Congrats to all those who spoke up on social media, in reaction to the most recent Hollywood sex scandal.

 

Now, I’m chiming in. I’ve never been raped, but like all women I do have stories to tell. I learned about what I call “the power of me…” from experience.

Early on, I learned to protect myself.

I lived in Brooklyn New York. My parents had rules for my safety and because of city traffic, I wasn’t allowed to cross a street by myself, until I was 11.

“Ask a friendly adult walking nearby to help you,” I was instructed.

No one would ever tell a child to do that today. It was a simpler, safer time, even in Brooklyn.

Then, one Saturday, when I was about ten years old, I went off to a movie theater that was four cross streets away from my apartment building. I went with an older friend, who decided to stay longer and watch the movie for a second time.

I walked home by myself.

At the first street crossing, I looked around for help. A man, who looked ordinary enough… I had no memory of what he looked like when questioned by the police later that day… offered to help.

I smiled and accepted. He was right there at the next three crossings. I do remember, even today, the feeling of something not being quite right. My antenna was up.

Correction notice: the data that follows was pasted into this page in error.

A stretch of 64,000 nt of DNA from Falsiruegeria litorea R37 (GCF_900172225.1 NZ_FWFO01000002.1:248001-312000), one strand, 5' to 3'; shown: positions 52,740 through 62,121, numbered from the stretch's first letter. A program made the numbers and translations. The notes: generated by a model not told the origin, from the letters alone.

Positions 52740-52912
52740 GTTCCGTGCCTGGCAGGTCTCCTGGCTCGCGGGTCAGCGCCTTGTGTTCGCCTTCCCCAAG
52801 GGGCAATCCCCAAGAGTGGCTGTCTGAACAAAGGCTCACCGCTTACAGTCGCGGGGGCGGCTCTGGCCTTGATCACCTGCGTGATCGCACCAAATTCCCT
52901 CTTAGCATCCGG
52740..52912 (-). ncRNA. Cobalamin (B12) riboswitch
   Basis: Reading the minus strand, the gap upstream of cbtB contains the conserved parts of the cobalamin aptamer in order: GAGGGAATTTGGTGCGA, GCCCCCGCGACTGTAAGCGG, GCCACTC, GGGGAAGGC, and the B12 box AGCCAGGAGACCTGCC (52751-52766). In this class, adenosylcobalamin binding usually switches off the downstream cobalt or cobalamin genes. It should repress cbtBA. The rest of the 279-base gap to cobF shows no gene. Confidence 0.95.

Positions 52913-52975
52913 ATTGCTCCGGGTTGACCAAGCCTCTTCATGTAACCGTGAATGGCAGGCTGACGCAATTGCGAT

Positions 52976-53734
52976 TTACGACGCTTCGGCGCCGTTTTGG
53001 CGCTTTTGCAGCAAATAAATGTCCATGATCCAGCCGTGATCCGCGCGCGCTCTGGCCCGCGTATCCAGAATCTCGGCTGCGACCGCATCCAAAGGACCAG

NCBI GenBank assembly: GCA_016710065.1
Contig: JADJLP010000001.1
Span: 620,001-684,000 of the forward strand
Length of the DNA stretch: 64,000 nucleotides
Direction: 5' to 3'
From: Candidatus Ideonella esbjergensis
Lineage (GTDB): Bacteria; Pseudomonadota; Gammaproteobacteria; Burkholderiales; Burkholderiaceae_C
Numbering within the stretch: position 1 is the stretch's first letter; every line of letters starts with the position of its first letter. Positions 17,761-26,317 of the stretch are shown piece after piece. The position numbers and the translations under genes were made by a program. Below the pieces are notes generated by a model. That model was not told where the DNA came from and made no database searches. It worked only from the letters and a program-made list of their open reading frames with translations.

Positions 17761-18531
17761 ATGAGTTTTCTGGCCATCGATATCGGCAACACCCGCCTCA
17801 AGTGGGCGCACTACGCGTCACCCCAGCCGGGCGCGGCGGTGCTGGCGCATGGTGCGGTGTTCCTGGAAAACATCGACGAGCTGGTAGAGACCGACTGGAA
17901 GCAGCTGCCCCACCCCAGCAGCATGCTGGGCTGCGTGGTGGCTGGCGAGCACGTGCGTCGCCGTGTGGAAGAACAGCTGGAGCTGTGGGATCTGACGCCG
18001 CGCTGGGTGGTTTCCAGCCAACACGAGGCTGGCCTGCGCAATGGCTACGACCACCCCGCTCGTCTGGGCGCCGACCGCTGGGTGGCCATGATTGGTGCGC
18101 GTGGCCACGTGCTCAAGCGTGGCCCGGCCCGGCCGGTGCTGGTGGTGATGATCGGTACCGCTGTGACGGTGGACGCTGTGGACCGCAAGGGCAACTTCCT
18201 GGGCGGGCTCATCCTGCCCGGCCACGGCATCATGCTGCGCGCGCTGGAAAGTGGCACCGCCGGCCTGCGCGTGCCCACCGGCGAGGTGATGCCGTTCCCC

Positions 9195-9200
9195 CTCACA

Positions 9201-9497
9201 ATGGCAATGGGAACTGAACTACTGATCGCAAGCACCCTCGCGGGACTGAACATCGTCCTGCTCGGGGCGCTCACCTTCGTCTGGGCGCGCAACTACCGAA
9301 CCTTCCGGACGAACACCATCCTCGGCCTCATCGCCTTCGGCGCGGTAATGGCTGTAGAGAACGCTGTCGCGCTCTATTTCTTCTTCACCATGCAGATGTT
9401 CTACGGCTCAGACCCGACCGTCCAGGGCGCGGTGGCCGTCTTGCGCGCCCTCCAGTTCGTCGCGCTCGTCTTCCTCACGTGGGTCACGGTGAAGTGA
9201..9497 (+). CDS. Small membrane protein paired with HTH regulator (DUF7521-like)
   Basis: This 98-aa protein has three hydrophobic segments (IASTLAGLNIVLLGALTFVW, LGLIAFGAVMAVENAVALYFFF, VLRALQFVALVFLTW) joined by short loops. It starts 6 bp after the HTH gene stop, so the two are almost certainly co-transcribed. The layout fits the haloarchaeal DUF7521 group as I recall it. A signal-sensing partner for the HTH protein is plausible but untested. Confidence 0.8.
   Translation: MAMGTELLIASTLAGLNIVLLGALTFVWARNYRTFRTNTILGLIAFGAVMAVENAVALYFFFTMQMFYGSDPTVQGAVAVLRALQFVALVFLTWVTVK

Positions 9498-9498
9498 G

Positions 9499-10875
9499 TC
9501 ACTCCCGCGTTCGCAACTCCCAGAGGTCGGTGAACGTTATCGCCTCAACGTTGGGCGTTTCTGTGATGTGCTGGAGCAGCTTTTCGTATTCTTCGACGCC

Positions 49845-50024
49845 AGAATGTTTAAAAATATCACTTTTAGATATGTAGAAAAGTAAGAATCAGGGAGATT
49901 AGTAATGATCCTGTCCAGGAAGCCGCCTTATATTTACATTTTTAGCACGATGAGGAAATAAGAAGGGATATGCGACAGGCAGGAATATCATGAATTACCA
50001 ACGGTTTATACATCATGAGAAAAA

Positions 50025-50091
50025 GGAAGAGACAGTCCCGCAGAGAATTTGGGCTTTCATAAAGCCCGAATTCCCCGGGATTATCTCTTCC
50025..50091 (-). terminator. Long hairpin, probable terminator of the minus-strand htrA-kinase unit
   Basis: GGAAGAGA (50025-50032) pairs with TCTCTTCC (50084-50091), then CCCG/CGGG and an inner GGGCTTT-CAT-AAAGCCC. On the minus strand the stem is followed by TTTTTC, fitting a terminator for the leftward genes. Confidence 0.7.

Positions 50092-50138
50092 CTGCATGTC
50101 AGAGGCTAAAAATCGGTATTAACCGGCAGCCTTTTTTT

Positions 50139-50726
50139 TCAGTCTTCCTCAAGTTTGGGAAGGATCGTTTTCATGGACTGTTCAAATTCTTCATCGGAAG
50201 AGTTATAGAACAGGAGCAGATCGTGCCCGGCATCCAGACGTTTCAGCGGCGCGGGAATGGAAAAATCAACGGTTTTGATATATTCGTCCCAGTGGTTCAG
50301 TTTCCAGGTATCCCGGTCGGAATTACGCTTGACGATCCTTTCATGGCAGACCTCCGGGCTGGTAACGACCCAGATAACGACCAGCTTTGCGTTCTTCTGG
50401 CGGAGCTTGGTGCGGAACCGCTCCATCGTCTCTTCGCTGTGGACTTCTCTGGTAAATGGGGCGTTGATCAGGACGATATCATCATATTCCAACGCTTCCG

He followed me into my apartment building and into the elevator.

We lived on the fourth floor of a six-story building. I reached up to press “4”. He brushed away my hand and pressed “6”.

I was scared, but I remember trying to look brave.

He started singing nursery rhymes and assured me that everything was fine… I knew it wasn’t.

We sat on a staircase, which rose from the 6th floor to the roof. He didn’t touch me… he tried to get me to talk and kept on singing what I later called his “dumb songs.”

I was seated on a step. Under the banister were slats that I could see through. I hadn’t said a word.

Then, somehow, I found the courage to make believe I heard someone coming down the hallway. I stood up quickly, pointed down the hall and at the top of my voice, shouted. “Mommy, there’s my Mommy.”

My Mommy was nowhere in sight.

The man took off up the stairs to the roof. I ran down the stairs and knocked on the door of one always-kind neighbor.

Unfortunately, I wasn’t much help to the police. I didn’t remember anything about that man. What I remembered… what I remember… were/are my feelings and the need to protect myself.

My parents and the police sung my praises for being such a smart and brave girl.

The experience empowered me and prepared me for the inevitable harassment encounters which occurred as I grew up.

There are surely things about being a man that I can’t know… but being a woman has challenges that most men haven’t even a clue about.

I smiled when, many years later, I witnessed my two-year-old grand daughter as she told off a very nice vendor who called her “Sweetheart,” as he handed her a hotdog.

“I’m NOT your sweetheart,” she said.

Here’s to gentler, safer and more respectful times.


Thanks For Visiting,

Email Dr. Linda

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